You know who your friends are when someone tells you what everyone else has been thinking. A friend who happens to be a highly regarded soil scientist recently raised an issue about an assertion in one of our press releases, ie. Col Seis's rate of increase of soil carbon at 9t/ha/yr, as follows:
"Using photosynthesis alone and growing plants alone this would be very, very difficult. Just to grow 9t/ha/yr of above ground biomass would be a good effort in many areas, let alone convert that to soil carbon. The only possibility is to bring in a carbon source from outside as a mulch or compost. Then it would probably require large additions of mulch or compost to get increases of this amount."
Re 9t/ha/yr, you're right - incorporation of litter is not enough to explain this rate of soil carbon sequestration. As I said in the press release, the nature of carbon farming is such that multiple techniques of soil management are applied at the same time. In the case of Col Seis's well-studied soils, he has used/is using several techniques such as grazing management, pasture cropping, and compost teas. He has been managing his soils this way for 10 years. He doubled his soil carbon in 8 years then doubled it again in 2 years. We have other data from experienced carbon farmers - none as dramatic as 9t/ha/yr, but much of it significantly different to that measured by scientists. There are several possible explanations for this:
1. Science has yet to study the impact of multiple soil management practices.
2. Science has yet to study these combined techniques over the time period required for maximum response.
3. There are phototrophic and autotrophic bacteria that do not need organic matter to create energy, capable of photosynthesis.
4. Soil microbial activity is stimulated by practices that encourage root zone action, including exudates and nutrient fixing.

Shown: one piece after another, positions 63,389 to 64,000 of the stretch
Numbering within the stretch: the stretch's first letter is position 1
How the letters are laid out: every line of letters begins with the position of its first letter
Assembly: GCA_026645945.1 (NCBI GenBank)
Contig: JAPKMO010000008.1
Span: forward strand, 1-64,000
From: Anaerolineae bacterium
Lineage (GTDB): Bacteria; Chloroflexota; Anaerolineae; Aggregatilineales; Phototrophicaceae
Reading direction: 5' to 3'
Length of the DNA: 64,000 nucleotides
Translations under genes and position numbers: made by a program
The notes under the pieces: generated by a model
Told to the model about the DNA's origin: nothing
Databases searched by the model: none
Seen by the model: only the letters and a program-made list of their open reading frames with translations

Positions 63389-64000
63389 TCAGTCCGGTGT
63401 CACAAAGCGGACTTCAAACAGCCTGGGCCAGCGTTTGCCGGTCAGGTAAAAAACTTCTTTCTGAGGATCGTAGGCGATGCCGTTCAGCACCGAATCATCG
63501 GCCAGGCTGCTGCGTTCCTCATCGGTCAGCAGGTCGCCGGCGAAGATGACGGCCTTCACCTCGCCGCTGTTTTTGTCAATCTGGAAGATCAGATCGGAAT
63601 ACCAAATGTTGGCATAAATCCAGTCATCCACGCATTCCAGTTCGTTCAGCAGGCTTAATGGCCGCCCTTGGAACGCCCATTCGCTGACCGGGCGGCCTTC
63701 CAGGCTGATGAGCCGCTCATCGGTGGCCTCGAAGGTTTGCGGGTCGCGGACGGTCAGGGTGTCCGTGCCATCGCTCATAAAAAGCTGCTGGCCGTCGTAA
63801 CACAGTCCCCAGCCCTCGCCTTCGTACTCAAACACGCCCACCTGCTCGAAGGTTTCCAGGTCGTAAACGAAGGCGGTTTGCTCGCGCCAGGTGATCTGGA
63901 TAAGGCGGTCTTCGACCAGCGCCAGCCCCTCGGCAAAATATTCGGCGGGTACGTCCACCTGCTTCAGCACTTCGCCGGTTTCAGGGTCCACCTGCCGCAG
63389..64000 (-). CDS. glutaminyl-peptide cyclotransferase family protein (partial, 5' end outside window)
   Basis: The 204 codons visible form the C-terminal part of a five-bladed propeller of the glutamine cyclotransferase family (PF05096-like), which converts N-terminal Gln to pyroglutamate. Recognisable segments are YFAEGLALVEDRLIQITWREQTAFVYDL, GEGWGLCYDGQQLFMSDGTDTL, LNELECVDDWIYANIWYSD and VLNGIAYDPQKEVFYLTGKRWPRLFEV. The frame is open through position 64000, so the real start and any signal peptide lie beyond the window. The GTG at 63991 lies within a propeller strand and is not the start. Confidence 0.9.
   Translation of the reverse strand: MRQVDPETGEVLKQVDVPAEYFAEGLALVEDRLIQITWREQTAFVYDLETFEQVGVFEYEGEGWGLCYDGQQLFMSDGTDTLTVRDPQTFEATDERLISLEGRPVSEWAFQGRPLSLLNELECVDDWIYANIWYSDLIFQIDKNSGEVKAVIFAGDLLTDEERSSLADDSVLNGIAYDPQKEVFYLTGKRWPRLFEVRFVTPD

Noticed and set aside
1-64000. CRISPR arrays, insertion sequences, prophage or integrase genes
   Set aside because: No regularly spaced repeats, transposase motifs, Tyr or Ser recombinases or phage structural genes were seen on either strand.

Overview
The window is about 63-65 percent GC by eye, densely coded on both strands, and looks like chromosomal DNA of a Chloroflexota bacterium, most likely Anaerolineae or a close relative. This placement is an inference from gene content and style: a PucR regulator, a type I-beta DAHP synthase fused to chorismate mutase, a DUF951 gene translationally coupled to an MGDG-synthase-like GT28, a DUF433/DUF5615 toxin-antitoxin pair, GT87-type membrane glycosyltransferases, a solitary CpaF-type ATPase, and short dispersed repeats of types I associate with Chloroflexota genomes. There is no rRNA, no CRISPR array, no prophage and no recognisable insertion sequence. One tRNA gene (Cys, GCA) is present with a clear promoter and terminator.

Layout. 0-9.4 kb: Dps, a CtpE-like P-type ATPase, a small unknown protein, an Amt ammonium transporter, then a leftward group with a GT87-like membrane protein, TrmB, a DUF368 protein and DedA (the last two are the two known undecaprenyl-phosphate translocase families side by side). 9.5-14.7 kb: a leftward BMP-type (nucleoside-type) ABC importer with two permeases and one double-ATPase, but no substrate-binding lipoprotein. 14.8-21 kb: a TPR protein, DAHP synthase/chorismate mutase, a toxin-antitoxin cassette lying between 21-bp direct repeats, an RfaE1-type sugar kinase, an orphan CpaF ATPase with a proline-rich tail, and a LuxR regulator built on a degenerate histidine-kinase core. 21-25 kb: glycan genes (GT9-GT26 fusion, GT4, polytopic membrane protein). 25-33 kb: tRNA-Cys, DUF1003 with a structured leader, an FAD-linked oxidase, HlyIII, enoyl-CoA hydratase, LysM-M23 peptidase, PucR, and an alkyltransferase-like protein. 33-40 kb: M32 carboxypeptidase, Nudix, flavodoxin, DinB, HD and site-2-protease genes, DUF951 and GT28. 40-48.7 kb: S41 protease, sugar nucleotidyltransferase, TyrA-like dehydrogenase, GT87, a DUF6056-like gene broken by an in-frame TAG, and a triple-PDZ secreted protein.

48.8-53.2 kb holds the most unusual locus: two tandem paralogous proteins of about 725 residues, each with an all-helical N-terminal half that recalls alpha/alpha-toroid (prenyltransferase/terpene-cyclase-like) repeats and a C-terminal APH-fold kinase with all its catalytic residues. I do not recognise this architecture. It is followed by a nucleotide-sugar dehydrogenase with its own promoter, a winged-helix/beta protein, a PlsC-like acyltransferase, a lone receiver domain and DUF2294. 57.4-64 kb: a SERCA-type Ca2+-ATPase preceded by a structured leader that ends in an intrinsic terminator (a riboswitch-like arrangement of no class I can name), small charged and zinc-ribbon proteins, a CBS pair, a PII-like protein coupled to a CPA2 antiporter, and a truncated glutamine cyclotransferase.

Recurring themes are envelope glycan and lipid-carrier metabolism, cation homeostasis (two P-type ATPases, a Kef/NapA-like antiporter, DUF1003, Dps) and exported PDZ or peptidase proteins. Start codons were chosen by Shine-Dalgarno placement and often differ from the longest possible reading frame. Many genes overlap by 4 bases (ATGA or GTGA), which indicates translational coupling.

5. The combined effect of the techniques triggers a compounding or multiplier effect in the soil.
6. Soil carbon could have emergent properties which impact on sequestration rates. (Ie. properties that emerge as soil carbon levels increase – such as increased biodiversity in soil microbial communities – that can drive these increases faster and wider).
I suspect many non-farmers would favour one or other of the following:
7. Carbon farmers routinely misreport their soil carbon results.
8. Carbon farmers are not competent to take soil samples.
There is so much we don't know. We do know that the science is not in on the use of combinations of sequestration practices and won't be for some time. Meanwhile we must do what we can with what we have.
PS. We would not expect that rate of increase to continue. Some farmers have noticed that there would appear to be a tipping point at around 7 years when changes in soil management really kick in, at least with grazing management. Soil carbon levels appear to bounce up and down in an upward direction - like a basketball bouncing upstairs. Which is why a system of averaging over 5 years is a sound approach.